In the Report on consumer testing of PEPP information documents, EIOPA gathered behavioural insights which informed its proposals on how to present information about the Pan-European Personal Pension (PEPP).
Principles and good practices in disclosure documents
Based on the work conducted in the area of pensions, EIOPA has drawn some key principles and recommendations which can be applied to information disclosures.
Enhancing consumer protection
Furthermore, EIOPA undertaken various activities and studies to explore consumer decision-making, test different interventions and further inform its market monitoring activities. The purpose of this work was to enhance consumer protection in the field of insurance and occupational pensions.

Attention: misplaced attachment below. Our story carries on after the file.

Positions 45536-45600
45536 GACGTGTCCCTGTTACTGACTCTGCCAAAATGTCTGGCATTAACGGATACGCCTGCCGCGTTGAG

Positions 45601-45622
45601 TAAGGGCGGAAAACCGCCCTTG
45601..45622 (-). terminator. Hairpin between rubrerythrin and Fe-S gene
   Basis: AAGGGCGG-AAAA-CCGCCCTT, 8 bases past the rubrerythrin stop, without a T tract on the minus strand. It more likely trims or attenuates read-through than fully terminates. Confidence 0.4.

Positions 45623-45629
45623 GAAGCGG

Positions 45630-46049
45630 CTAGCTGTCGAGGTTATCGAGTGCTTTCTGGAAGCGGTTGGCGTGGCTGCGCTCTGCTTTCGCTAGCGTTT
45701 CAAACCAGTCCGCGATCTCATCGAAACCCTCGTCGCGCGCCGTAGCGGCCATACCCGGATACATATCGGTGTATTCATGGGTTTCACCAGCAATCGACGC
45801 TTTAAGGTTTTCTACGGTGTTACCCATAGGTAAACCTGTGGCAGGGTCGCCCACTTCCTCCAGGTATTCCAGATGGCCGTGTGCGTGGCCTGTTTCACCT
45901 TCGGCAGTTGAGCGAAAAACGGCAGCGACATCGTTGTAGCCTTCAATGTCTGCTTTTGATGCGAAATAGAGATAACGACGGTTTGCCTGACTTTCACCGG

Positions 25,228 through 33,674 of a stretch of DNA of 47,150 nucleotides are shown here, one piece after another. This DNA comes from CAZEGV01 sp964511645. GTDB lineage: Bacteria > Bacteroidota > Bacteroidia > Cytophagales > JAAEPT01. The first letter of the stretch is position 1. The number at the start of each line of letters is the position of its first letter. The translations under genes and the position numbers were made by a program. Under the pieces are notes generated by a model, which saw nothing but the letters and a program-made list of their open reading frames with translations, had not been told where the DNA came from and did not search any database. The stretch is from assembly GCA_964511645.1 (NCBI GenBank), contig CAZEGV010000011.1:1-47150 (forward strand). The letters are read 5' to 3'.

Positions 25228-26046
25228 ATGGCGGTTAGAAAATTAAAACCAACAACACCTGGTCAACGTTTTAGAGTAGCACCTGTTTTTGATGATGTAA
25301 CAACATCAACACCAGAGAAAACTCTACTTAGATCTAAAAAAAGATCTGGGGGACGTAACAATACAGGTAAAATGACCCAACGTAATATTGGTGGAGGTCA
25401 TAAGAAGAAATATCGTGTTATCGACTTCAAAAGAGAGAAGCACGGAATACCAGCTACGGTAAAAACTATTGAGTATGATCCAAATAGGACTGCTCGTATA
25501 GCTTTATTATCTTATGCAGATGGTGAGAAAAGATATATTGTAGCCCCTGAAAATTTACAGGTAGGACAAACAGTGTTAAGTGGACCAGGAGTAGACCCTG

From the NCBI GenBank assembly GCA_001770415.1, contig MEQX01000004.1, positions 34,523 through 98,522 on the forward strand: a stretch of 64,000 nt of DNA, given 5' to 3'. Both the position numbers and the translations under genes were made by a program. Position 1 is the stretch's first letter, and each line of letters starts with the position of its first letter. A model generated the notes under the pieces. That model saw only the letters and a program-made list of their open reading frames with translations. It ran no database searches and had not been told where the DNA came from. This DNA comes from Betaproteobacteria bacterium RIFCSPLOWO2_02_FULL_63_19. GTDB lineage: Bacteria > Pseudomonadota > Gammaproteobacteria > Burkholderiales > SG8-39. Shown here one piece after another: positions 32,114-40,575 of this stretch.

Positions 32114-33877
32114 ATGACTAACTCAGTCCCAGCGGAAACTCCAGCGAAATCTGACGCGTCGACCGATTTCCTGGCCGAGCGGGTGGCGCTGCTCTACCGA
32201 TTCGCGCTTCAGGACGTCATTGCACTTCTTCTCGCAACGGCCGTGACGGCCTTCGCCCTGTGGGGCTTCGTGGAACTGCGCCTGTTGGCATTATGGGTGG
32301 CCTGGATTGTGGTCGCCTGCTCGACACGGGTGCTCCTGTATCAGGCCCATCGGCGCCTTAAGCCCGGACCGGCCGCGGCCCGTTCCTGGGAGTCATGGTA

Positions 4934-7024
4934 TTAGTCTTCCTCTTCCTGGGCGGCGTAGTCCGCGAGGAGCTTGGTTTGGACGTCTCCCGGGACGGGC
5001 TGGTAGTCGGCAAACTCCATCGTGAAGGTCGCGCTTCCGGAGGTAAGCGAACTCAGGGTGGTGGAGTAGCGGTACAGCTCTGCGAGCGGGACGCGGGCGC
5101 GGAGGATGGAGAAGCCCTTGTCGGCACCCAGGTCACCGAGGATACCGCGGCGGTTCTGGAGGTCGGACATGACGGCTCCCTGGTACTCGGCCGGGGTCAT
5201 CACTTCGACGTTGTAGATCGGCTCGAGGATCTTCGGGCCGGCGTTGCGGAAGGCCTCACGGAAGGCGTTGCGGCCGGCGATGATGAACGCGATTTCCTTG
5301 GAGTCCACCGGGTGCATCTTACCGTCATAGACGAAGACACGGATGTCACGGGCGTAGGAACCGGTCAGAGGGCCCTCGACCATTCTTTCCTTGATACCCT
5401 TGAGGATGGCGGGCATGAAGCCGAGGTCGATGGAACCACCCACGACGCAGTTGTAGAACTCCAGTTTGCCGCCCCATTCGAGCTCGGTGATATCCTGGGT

The work covers the following areas:
- Consumer testing of digital disclosures in pension tracking systems across the EU
- Behavioural Research in relation to travel insurance products: implications of COVID-19 on consumer outcomes considering consumer behaviours in acquisition, usage, and disposition decisions
- Workshop on consumer disclosures addressing how to improve disclosure of information about insurance and pension products
- Behavioural analysis and consumer interviews in the context of the thematic review on bancassurance
EIOPA has also carried out research activities to understand consumer behaviour in the area of online insurance distribution.
Dark patterns: practices that exploit consumer biases
While behavioural insights can and should be used in the interest of consumers, unconscious biases can also be deliberately used by financial providers to persuade consumers to purchase products that do not necessarily meet their needs, their objectives or risk profile.